Jonni Cheatwood’s body of work is an exploration of nostalgia and tension. Combining materials — found, gifted, and custom-made — Cheatwood creates a patchwork backdrop of sewn fabric as the basis for his expressionist canvases. .
He graduated from Arizona State University, Tempe, in 2011. Solo exhibitions include: ‘She’s Heavy on the Razzmatazz,’ Makasiini Contemporary, Turku, Finland (2018); ‘Same Hero, New Boots,’ TW FINE ART, Brisbane, Australia (2018); ‘Strange to Meet You’, Tappan Collective, LA (2017); ‘Don’t Life Your Heroes up so High’, Palabra, Phoenix AZ (2015); and ‘Alysian’, Prohibition Gallery, Culver City CA (2014). Group exhibitions include: ‘Scope Miami Booth C-11’, Mika Gallery, Miami FL (2017); ‘FRESHAF’, TW Fine Art, Brisbane Australia (2017); Rema Hort Mann Foundation, New York NY (2017). ’75 Works on Paper’ Beers London (2017). He also exhibited at Volta NY with BEERS in March 2018.
We caught up with Cheatwood to learn more about his story and how he turned his passion into a career.
Could you tell us a little about yourself? What has brought you into the art world?
“I grew up in a suburb of a suburb of Los Angeles named Thousand Oaks. I played sports my whole life and ultimately that’s what took me to Northern Arizona University to play basketball. A year later I was done with basketball so I left Northern Arizona and moved to Phoenix, Arizona to go to Arizona State University. I went to film school and decided to drop out of school when I was 20 and I just started working in restaurants, coffee shops and bars full time. I got fed up with the routine of going to work all day, coming home, work, home over and over. I needed some type of therapy or an outlet and I just started painting out of necessity. When I realized that I wanted to be a painter, I went back to school to get my degree in film & education with the idea that I would just end up being an art teacher; but for the last 4 years or so I’ve worked as a full blown painter. It was a hobby that turned into a passion that turned into my career.”
“I love sewing my work together because it feels so personal to me. I actually recently took a DNA test to shed some light on who I am ethnically and it turns out that I am a little bit of everything. Brazilian, African, English, Native American, Scandinavian, etc etc. I can’t help but to think that my work reflects me stitching myself together.”
Tell us about your works, we would like to know more about them. What materials do you use?
“When I started painting I wanted to paint large scale works, but I didn’t really have the funds to buy rolls of canvas, so I went to a local fabric store and picked out canvas and fabrics that I thought were interesting and I taught myself how to sew a decently straight line. I come from a thrifty family so I learned the value of repurposing and giving worth to previously used material and fabrics. When I was working in coffee shops became interested in the burlap bags that held the coffee. We would always throw the bags away after we got the coffee out of them; but I remember looking at some of the fonts and imagery on the bags and thought that they were interesting and could be useful in my work - so I took some for myself thinking that I could give worth to something that held something of worth.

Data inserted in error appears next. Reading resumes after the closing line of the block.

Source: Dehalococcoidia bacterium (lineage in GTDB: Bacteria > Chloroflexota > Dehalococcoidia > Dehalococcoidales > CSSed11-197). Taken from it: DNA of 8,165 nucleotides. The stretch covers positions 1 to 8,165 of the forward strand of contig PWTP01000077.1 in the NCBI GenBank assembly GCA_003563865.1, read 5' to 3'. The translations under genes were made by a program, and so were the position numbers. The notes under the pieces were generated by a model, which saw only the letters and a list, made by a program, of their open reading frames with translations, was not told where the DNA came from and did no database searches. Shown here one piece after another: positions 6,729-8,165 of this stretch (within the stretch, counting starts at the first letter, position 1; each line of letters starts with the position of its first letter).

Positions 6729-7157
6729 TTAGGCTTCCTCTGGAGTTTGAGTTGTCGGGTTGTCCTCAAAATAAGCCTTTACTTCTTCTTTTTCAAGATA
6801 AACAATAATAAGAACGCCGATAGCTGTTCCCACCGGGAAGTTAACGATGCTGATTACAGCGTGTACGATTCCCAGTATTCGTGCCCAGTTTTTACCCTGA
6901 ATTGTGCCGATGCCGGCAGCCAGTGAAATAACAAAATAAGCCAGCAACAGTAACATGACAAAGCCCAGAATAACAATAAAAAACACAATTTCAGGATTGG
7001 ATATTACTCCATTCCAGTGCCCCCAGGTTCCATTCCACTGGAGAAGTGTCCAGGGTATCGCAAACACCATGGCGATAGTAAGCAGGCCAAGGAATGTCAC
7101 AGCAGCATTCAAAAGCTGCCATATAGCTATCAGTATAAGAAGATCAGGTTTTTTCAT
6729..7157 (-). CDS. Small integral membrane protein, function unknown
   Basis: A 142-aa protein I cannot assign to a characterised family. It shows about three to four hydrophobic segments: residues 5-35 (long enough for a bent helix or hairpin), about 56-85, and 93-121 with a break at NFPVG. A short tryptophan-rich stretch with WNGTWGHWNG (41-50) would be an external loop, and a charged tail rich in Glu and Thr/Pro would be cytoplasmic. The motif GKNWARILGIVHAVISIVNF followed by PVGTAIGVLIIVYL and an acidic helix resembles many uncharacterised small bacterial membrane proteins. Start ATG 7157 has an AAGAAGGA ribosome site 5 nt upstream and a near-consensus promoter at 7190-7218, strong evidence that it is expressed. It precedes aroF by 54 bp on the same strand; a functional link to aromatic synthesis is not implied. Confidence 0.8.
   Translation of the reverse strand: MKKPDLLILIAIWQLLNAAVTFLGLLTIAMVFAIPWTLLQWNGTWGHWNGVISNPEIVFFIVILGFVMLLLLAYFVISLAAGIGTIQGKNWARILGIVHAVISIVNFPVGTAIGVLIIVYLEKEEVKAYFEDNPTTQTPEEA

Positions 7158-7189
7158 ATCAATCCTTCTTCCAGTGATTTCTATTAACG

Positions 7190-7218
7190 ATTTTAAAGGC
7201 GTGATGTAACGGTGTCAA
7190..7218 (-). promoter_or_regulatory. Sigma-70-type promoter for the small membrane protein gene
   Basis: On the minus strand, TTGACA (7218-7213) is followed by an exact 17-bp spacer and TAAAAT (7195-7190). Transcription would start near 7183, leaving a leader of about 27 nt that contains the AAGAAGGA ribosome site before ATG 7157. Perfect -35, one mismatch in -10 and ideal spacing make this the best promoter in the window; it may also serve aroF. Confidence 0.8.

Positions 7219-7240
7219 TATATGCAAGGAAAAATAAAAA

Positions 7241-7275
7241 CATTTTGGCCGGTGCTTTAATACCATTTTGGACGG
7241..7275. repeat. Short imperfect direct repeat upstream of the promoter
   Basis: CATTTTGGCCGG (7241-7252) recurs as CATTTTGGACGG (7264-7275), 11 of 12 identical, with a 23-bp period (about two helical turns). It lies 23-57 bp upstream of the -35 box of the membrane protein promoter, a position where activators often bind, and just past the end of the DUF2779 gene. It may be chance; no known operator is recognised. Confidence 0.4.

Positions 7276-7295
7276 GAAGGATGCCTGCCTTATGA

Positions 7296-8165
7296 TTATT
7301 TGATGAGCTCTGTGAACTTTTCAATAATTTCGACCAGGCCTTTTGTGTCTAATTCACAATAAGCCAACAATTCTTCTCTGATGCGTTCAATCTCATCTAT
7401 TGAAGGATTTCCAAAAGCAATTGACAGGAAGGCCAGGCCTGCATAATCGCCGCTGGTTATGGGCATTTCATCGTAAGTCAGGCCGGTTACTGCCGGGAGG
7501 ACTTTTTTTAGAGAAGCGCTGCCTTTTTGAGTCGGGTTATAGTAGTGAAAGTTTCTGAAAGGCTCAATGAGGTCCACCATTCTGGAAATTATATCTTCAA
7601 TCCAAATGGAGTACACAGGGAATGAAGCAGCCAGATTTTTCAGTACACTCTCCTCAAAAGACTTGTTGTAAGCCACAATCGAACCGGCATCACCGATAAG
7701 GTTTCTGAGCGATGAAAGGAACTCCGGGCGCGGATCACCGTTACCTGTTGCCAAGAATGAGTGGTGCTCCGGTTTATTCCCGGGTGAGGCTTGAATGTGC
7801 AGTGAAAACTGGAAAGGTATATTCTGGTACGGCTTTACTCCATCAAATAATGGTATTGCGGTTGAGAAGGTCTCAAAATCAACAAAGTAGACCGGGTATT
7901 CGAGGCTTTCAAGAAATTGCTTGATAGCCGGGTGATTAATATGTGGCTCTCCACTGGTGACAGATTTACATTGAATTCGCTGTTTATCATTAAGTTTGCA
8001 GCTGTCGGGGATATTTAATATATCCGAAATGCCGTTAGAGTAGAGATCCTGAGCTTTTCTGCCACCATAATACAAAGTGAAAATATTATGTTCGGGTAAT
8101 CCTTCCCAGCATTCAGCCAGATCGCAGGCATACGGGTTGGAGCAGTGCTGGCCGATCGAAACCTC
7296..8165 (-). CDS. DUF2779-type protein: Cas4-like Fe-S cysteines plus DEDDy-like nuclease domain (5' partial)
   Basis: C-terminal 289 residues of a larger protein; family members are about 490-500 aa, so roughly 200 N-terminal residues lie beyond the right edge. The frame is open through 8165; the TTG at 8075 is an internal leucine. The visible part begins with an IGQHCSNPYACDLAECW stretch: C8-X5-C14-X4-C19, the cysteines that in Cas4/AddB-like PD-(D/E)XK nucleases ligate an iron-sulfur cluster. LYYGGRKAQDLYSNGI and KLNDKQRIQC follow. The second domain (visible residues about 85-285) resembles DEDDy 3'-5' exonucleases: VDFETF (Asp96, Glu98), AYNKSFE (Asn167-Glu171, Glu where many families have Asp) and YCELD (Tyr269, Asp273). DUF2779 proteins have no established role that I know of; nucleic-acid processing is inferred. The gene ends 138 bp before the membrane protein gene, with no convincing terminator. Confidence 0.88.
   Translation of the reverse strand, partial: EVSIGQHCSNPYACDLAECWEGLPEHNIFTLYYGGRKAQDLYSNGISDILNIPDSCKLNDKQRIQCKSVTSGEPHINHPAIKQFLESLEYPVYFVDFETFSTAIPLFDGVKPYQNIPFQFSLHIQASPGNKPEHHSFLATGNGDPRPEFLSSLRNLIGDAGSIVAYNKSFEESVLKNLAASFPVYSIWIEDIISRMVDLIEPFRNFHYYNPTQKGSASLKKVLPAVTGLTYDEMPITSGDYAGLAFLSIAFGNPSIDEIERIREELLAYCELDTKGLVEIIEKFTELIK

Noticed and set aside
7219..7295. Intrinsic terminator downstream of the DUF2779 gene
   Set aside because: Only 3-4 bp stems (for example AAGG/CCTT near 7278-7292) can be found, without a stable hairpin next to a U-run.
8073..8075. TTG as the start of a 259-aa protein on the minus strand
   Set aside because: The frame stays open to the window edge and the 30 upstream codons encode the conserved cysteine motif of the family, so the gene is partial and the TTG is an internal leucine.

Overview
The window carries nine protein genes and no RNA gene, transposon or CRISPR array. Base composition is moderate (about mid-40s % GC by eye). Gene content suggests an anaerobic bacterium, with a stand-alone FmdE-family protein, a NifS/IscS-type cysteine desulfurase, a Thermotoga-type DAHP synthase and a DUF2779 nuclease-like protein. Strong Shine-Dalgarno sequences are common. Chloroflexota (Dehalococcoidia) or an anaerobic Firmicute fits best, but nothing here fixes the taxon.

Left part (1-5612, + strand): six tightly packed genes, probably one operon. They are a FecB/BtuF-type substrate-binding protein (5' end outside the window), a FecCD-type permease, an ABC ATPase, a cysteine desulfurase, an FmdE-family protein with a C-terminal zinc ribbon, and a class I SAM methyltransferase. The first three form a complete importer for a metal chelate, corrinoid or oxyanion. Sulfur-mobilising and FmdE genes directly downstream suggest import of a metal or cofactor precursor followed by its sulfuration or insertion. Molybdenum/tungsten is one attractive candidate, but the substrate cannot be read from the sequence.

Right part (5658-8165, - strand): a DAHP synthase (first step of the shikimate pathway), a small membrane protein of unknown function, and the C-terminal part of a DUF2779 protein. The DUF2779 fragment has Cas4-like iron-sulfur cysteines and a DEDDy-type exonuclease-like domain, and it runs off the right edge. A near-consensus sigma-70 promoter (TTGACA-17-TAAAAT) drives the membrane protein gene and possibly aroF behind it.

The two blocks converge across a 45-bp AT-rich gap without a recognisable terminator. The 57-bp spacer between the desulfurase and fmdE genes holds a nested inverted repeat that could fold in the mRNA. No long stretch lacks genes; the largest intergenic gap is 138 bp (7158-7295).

From there I started using fabrics that are gifted to me, denim, other feed and grain sacks and other finds at local LA fashion district shops.
I’ve also recently started using imagery that my wife’s grandfather took on old Kodachrome slides during his travels of the 50s and 60s. My work is very colorful and these images own a lot of raw and bright colors of everyday New York and San Francisco. I got these images digitalized and printed on canvas so I can sew them into my work. It’s been interesting taking a moment in time that only existed on a slide in my drawer and adding it to a work that is now a physical object that will live on forever.”
Where do you draw your inspiration from for your work / what inspires you most?
“I’m inspired most by my surroundings. The work changes with my scenery, which has been fun and interesting. I’ve kind of always subscribed to that Jack Kerouac stream of conscience in my work. It’s somewhat easy for me to put my head down and work and not really know what I’m making until I’m halfway through a work, before I have to dive into the painting and figure out how to make it work. As far as other artists’ work, I think that I was first drawn to the New York School of painters. Early Jackson Pollock, de Kooning, Rauschenberg and Karel Appel were and still are my go-tos. Basquiat, Gorky and Cy Twombly are also very important references to my practice. And even artists of today like Eddie Martinez and Oscar Murillo have a strong presence in the work now.”
How would you describe your work and how would you define your style?
“It’s hard to pinpoint. I have a hard time labeling it still because I work with galleries now that are more on the contemporary side, but at the same time I’m working with galleries that handle artists like Invader and Shepard Fairey and other street artists. I feel like I’m somewhere in the middle. I’m just a guy that likes a lot of color, fabric and gestural movements, I guess.”
Where have your most memorable exhibitions been? Do you have upcoming exhibitions you'd like to share?
“Simphiwe Ndzube’s last show at Nicodim Gallery blew my mind. Same with Awol Erizku at Night Gallery. As of recent Laura Owens at MOCA and Rauschenberg at LACMA did me in. Next I’m in the Rema Hort Mann Foundation auction, a group show at Galerie Kremers in Berlin and then I’m preparing for a solo show in Beirut at Artual Gallery. I’m going to Berlin for a month to do a residency at Urban Spree. Next year I have a solos at Beers London and Over the Influence in Los Angeles.”